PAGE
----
Ode Supposed to Have Been Sung at Niagara Falls, An


O'er the blue, swelling sky, with a heavenly ray,
The sun shines serene on this glorious day;
And the flag of Columbia waves o'er the steep,
Where Niagara pours all its floods in the deep.

Let the roar of the cannon, the blast of the horn,
Usher in with their wild notes this glorious morn:
Let the toast of warm hearts be drank round to the brave,
Who defended our flag on Ontario's wave.

Let England exult in the fire of her tars:
We can boast braver souls 'neath the blaze of our stars, —
Hearts that glow when the cannon, resounding afar,
Gives the signal of battle, the larum of war.

On the billow of ocean to glory they sail,
While the stars proudly float on the wild-blowing gale;
And a halo encircles the brow of the brave,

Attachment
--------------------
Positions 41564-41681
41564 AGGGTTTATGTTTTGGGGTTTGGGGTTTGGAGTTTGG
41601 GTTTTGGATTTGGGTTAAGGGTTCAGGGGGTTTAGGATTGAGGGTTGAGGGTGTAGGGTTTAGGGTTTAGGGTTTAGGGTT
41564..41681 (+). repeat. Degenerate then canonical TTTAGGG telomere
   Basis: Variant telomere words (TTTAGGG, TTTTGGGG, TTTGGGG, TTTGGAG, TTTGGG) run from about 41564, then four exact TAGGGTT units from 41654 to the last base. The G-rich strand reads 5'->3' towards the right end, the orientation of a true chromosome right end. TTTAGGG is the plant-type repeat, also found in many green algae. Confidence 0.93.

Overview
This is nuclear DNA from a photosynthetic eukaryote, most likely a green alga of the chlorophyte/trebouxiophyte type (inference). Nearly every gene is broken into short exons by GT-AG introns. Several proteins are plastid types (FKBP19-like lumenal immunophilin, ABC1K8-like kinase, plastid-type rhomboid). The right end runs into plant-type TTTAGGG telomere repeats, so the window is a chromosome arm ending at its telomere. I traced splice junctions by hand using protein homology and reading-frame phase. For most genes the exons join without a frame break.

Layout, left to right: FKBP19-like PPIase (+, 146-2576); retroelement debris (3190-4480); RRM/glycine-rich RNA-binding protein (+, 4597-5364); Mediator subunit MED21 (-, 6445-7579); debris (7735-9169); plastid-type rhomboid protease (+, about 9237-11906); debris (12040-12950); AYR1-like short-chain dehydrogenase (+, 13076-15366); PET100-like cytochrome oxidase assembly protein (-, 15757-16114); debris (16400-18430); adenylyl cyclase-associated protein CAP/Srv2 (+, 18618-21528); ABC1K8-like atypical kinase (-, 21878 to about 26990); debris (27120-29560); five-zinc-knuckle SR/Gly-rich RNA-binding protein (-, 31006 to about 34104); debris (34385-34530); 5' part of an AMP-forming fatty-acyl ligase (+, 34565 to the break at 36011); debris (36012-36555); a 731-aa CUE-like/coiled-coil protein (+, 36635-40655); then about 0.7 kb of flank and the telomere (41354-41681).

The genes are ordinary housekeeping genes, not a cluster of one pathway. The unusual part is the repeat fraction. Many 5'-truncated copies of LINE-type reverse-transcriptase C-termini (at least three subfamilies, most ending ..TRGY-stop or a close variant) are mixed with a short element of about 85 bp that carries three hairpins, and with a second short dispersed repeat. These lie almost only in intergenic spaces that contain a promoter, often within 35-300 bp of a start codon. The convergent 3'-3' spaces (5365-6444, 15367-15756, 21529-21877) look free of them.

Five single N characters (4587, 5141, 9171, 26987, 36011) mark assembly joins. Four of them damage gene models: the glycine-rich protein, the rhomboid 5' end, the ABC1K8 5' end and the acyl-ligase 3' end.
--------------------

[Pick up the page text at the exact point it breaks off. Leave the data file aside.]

When to triumph they march on Ontario's wave.

Let the cannon resound, let the trumpet be blown;
For the demon of War o'er the ocean has flown,
And Peace with her olive-leaf honors the brave,
Who fought for their homes on Ontario's wave.

Let the banner of blood on the wind be unfurled,
And the tempest of discord o'ershadow the world;
Let Peace, with her angel of Mercy, be fled,
And Murder exult in the groans of the dead:

When the trumpet and drum give the signal of war,
The Spirit of Freedom shall kindle her star, —
Shall clothe with her mantle of glory the brave,
Or rock them to rest on Ontario's wave.

They shall march to her foes by her beacon's red light,
And conquer or die in the glorious fight;
And Honor shall dig for the sailor a grave,
Or light him to fame, on Ontario's wave.

Then exult in the day when our nation was born:
Raise the shout of delight, — wind the blast of the horn, —
Peal the roll of the drum, — let the cannon's loud roar
Resound with the torrent that lashes the shore.

Should Britain insult us, our eagle shall fly,
Encircled with stars, on our flag through the sky;
From the mouth of the cannon, the free and the brave
Shall reply to our foes on Ontario's wave.
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